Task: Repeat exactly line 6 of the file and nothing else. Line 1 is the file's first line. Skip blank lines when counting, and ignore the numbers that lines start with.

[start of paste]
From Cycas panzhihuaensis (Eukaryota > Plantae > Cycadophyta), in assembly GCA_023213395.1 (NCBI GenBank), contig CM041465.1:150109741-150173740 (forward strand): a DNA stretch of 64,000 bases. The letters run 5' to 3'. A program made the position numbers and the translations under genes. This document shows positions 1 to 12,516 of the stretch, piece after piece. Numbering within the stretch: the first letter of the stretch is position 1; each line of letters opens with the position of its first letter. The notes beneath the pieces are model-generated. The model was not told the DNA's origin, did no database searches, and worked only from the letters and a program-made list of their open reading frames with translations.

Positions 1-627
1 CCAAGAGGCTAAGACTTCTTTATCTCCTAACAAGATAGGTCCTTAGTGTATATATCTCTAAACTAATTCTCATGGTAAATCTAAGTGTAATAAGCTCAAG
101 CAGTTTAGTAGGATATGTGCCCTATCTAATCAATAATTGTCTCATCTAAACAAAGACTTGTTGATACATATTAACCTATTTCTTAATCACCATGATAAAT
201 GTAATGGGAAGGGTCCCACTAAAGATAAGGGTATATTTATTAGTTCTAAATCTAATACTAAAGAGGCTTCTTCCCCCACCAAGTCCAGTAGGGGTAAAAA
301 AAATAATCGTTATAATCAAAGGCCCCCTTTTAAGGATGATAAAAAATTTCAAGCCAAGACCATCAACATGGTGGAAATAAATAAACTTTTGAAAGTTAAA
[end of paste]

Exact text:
301 AAATAATCGTTATAATCAAAGGCCCCCTTTTAAGGATGATAAAAAATTTCAAGCCAAGACCATCAACATGGTGGAAATAAATAAACTTTTGAAAGTTAAA